It does indeed feel like stepping back in time when encountering Dr. Davison in his Ridout Road walk-up apartment. And although he confesses to wishing he’d lived in the 1950s, he is no Luddite. He writes with the help of an Apple Mac, not a typewriter. He is merely nostalgic for a simpler, and to him, a more stylish age.
In many ways it is hardly surprising. An architectural historian, writer and broadcaster, Dr. Davison has lived in Singapore for a total of 31 years, including six years as a child. And although he is British by birth, his family has been connected with Singapore and Malaysia for four generations. It is perhaps this historical legacy that connects him so deeply to this region’s past.
The son of an architect who had a practice in Singapore and Malaya, Julian has always loved architecture and buildings, despite being an anthropologist by education. Through his many TV programmes on the history of the island state and his books and articles on its buildings, it appears that his life’s mission is to record Singapore’s cultural and architectural heritage.
We caught up with him to discover his top five Singapore buildings – although, as an aside, he complained that many of the best buildings have been bulldozed in the name of progress. Knowing full well that he would not be choosing new builds like Marina Bay Sands or the ArtScience Museum, we were excited about taking a journey into Singapore’s past.
So here they are – Dr J’s top 5, in no particular order.
In its day an Art Deco masterpiece, the old Singapore railway terminus is situated, somewhat forlornly, beside the elevated section of the Ayer Rajah Expressway. Although the last train left in June 2011 and the tracks are gone, the station still stands. Its entrance façade is dominated by four huge white marble figures by Angelino Vanetti, representing Agriculture, Commerce, Transport and Industry. Over each of their heads, there is a shield emblazoned with a single capital letter — ‘F’, ‘M’, ‘S’ and ‘R’ —the initials of the old Federated Malay States Railways.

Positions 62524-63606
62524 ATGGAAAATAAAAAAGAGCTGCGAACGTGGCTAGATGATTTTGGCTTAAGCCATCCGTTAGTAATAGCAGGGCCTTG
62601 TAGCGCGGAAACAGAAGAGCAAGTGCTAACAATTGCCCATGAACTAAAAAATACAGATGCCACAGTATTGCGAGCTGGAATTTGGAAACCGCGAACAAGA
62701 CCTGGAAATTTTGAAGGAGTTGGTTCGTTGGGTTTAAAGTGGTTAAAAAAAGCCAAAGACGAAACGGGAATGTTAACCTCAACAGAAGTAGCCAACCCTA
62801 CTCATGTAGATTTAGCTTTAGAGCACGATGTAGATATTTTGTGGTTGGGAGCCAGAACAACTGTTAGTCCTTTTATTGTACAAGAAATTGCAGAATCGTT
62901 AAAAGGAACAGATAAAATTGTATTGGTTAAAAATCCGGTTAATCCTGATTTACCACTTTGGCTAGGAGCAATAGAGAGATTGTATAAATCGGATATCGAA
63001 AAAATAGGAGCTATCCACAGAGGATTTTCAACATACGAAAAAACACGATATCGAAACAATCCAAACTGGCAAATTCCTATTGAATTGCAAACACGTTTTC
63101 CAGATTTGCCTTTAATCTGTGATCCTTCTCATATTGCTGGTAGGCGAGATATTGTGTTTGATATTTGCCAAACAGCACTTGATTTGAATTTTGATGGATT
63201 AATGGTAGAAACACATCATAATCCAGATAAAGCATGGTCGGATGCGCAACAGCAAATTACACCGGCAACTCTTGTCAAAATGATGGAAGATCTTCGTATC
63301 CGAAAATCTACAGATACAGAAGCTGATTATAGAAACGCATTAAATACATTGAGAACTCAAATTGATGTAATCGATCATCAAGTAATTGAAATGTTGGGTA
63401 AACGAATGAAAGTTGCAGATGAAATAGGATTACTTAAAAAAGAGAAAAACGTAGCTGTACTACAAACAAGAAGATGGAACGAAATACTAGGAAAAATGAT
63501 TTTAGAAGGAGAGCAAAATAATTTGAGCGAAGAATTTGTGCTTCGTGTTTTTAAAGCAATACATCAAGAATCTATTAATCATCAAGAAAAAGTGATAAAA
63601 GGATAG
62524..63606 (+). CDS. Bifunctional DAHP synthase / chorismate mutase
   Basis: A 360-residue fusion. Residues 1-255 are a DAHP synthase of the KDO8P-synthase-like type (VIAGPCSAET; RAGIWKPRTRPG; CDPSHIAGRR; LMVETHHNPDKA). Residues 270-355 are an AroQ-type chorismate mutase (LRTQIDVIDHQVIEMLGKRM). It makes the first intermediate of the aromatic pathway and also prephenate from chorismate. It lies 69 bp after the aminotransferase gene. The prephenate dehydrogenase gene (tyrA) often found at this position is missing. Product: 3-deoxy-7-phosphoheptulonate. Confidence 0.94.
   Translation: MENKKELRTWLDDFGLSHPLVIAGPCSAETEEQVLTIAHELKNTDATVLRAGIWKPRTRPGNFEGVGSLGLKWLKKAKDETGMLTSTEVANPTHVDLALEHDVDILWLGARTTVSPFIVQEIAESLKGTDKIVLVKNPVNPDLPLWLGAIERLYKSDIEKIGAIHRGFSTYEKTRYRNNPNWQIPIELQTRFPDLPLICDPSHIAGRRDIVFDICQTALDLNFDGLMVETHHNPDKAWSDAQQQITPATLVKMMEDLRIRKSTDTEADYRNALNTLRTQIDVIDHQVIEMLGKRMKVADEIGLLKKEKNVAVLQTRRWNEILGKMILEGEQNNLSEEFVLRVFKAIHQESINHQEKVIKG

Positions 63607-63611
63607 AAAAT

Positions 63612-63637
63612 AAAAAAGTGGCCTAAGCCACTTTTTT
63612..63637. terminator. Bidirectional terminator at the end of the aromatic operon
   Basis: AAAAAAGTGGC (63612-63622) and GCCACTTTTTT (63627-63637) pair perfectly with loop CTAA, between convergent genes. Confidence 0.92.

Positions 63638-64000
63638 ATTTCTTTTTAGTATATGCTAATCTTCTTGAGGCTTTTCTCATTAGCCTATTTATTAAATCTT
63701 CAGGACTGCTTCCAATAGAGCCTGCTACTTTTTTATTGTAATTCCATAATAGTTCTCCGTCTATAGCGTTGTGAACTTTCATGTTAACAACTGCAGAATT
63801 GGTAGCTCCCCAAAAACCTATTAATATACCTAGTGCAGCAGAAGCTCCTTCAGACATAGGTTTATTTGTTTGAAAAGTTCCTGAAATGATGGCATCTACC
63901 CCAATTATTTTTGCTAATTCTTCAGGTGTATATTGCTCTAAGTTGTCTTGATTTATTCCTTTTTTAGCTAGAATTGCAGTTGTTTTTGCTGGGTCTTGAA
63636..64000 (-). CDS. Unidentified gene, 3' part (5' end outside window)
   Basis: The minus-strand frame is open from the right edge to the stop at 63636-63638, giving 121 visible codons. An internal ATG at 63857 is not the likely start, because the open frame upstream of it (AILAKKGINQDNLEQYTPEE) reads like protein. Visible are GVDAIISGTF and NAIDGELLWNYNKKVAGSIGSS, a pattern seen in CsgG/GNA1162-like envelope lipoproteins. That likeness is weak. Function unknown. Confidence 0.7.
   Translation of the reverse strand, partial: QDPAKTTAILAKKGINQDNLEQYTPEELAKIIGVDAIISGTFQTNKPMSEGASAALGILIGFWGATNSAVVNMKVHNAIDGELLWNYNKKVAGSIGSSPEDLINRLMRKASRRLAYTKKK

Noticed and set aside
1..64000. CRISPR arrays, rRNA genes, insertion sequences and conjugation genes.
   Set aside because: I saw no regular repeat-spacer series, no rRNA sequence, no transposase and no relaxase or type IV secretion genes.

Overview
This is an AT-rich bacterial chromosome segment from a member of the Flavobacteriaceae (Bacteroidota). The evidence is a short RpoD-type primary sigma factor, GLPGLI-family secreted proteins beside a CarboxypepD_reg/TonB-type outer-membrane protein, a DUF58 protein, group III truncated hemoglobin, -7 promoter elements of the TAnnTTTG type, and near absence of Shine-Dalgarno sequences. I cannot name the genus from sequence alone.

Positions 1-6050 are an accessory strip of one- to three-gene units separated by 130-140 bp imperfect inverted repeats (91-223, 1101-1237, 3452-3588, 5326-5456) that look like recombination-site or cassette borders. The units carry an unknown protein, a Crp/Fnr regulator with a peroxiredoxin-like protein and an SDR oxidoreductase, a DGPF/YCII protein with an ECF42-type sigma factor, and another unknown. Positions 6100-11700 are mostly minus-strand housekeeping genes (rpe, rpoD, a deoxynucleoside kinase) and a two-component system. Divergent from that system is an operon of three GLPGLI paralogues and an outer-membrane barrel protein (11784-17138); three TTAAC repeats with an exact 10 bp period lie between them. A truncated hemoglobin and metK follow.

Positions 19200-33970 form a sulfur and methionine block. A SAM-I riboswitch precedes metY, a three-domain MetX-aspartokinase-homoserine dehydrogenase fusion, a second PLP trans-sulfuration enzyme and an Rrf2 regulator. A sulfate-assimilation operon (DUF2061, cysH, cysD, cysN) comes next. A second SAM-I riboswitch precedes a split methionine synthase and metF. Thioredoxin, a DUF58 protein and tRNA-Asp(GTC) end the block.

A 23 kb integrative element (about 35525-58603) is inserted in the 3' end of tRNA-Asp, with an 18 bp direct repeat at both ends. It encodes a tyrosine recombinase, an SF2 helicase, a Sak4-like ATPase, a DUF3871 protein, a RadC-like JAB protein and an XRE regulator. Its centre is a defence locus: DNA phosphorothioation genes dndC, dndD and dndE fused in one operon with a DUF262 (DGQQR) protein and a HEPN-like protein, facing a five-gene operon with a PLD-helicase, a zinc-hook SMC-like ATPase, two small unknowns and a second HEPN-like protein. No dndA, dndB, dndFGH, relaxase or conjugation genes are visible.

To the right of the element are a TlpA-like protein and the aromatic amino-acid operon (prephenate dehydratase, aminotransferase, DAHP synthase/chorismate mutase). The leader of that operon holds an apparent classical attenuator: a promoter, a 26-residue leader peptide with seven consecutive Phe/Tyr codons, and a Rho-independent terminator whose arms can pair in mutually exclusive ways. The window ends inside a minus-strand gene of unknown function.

The station holds many memories for Dr. Davison. “I used to travel from KL to Singapore by train when I was a teenager. I remember in particular a trip when I was 17 with my best chum Josh. We arrived in Singapore before heading on to Bali by sea, travelling ‘deck class’. Train is such a lovely, romantic way to travel – but I always loved the Singapore terminus with its Deco style and the imposing figures outside.”
Before its closure, it was a little piece of Malaysia tucked right inside Singapore. “Until fairly recently, a large sign saying ‘Welcome to Malaysia’, greeted one in the shadows of the porte-cochère. One had only to step over the threshold to feel that one was already abroad. The atmosphere changed perceptibly, Malay was the common language, and one immediately sensed a definite loosening of belt and tie, a slackening of pace, a feeling of having arrived somewhere else, though one had yet to even board a train.”
On the junction of Circular Road and Lorong Telok stands a building both razor-sharp and rounded. It is the creation of architect Ho Kwong Yew, a former municipal draughtsman, who struck out on his own to infuse the Modern Movement with a tropical sensibility. The vice-president of the Society of Chinese Artists, he also supported the anti-Japanese resistance, which led to his execution in 1942.
“Ho Kwong Yew was the finest of the pre-war concrete iconoclasts,” says Dr. Davison. “He was part of the new generation of professionally-qualified Singaporean architects who turned their backs on the dominant Classical idiom in shophouse architecture, in favour of an uncompromising Modernist agenda. What I love about Ho’s extraordinary building is its razor-sharp geometry and spaceship aesthetics. It really takes the biscuit in this respect.”